Sunday, December 09, 2012


Night Time Electric Storm [Across The Flat Plain] Oil on linen 55 x 80 cm
In recent weeks wild electric storms have sparked their way across Queensland. A couple of weeks ago, around mid-day, I was caught in a wild storm as I was driving along the very busy Coronation Drive, here in Brisbane. I, and many other drivers, had to stop, turn on our warning lights and sit out the storm. We had to stop because the rain was so heavy there was no visibility. The wind played havoc with nearby trees and anything laying loose on the ground. Thankfully only small hail stones fell from the sky crashing harmlessly into my car. Much larger ones apparently pummelled properties, gardens and cars in neighbouring suburbs. I was lucky.
Again a couple of weeks ago I was caught in another storm, but managed to shelter under a service station's roof. This time it was dusk. As the night sky enveloped, lightning spectacularly lit up the sky. From my safe haven, I marvelled at nature's electric 'personality'. 
For readers from overseas, summer-time storms are common in Queensland and Australia. Often they do not produce much rain, but they certainly provide a spectacle and unfortunately they also often cause major damage. If there is rain, it can fall very heavily, causing flash flooding in both city and country.
These recent spectacular storms have reminded me of the storms I witnessesed and experienced as a child on my parent's farm on the flat treeless Pirrinuan Plain, betweeen Dalby and Jimbour, on Queensland's fertile Darling Downs. My childhood environ was often referred to 'God's own country' because the rich deep black soil could grow anything.
The flatness of the landscape, with its endless horizons [regular readers will know I have written about these before] provided a broad canvas for nature's displays. These included relentless blue skies with wisps of white clouds floating playfully, greenish coloured clouds menacingly promising hail and causing my Father distress about potential crop damage, and night time magic whispering from the twinkling Milky Way.  
Another night time sky was a totally black one. Totally black because storm clouds swamped the glitter of stars and suffocated moon shine. However, storms accompanied by electic lightning, provided a 'show' unlike any other. Flashes of stark white light seemingly from Heaven struck the ground with a shocking immediacy that both terrified and astonished. Momentary silhouettes of familiar landmarks and shapes transformed the landscape into a beautiful but almost night marish setting.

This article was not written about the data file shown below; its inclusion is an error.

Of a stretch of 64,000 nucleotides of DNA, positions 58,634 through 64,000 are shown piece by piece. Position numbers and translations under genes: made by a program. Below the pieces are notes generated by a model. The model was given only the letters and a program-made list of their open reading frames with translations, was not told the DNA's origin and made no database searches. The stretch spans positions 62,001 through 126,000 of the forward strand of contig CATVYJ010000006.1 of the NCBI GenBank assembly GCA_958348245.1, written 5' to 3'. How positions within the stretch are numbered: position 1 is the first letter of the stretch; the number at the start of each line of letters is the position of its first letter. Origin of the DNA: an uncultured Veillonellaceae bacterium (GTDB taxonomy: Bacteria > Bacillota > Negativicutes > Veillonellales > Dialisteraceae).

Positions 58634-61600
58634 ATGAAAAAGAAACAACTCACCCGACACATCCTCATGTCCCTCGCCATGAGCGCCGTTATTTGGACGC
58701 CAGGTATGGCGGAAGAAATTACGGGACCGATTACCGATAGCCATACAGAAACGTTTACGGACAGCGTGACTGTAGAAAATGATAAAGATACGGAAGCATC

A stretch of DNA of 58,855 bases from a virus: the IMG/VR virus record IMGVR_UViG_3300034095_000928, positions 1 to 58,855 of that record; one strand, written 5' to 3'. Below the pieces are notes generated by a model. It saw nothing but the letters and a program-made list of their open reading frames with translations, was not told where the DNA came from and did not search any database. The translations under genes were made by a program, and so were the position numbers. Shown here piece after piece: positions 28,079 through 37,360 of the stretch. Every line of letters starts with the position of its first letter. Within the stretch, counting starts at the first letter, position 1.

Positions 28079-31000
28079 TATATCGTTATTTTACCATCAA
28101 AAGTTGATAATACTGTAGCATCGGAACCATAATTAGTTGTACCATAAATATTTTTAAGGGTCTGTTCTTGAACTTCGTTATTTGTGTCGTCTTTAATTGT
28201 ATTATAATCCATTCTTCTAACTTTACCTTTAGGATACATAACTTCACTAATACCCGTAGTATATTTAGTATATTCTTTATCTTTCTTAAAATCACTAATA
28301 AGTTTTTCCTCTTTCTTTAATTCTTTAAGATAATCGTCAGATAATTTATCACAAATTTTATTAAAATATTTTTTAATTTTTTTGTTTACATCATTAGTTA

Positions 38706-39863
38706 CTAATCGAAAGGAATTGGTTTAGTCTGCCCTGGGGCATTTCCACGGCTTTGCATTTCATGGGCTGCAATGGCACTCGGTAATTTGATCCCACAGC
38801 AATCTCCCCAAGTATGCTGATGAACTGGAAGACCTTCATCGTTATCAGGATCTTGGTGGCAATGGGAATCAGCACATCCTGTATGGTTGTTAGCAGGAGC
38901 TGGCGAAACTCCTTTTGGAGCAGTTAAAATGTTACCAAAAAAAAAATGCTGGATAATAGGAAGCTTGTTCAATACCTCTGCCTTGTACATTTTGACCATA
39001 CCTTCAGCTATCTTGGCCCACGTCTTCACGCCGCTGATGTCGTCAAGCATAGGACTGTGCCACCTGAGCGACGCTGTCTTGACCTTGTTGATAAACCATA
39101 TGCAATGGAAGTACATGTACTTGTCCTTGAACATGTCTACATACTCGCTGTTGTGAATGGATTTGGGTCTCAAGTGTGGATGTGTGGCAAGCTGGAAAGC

As a child, I was never really scared during these wild storms, yet I knew people [and animals] who were/are. Dogs particularly hate wild electric storms of lightening and thunder! I've owned a number of dogs who vigourously welcome being allowed inside during a storm.
Night Time Electric Storm [Across The Flat Plain] Oil on linen 55 x 80 cm
My new painting Night Time Electric Storm [Across The Flat Plain] is inspired by my childhood memories and recent storm events here in Brisbane. It is also triggered by photographs my brother Wilfred Brimblecombe has uploaded onto his new BLOG  particularly those he uploaded on posts dated December 1 and 2 [Pirrinuan Tornado]. These photographs are of our childhood landscape and they stir sentient memories of the open space and endless horizons, that embraced those who lived there in an ongoing performance, which demanded 'audience' participation. Without barriers, such as hills and mountains, bushland and forests the open space enveloped us.
There was and is no escape. No hiding.
In Night Time Electric Storm [Across The Flat Plain] I have painted a wild electric storm that lights up a night sky, revealing a silhouette of existence on a distant horizon. The silos on the right, a sign of human productivity, yet seemingly insignificant aganst electrically charged nature. Anyone who has exerienced nature's 'whiplash' through storm, hurricane, tornado, flood, fire, volcano, earth quake is humbled. The weaving red line, which I was compelled to paint, suggests potency, fertility, fury, passion. It tells us that underlying energy forces exist. It also draws us into the scene inviting us to be part of nature's passion.
I like the way the lightning appears like upside down trees...regular readers will know why. The age-old trancultural/religious tree-of-life symbol is a major visual guide in my work. The lightning seems to re-energise life at the same time as tantalisingly revealing life's core secrets [momentarily].

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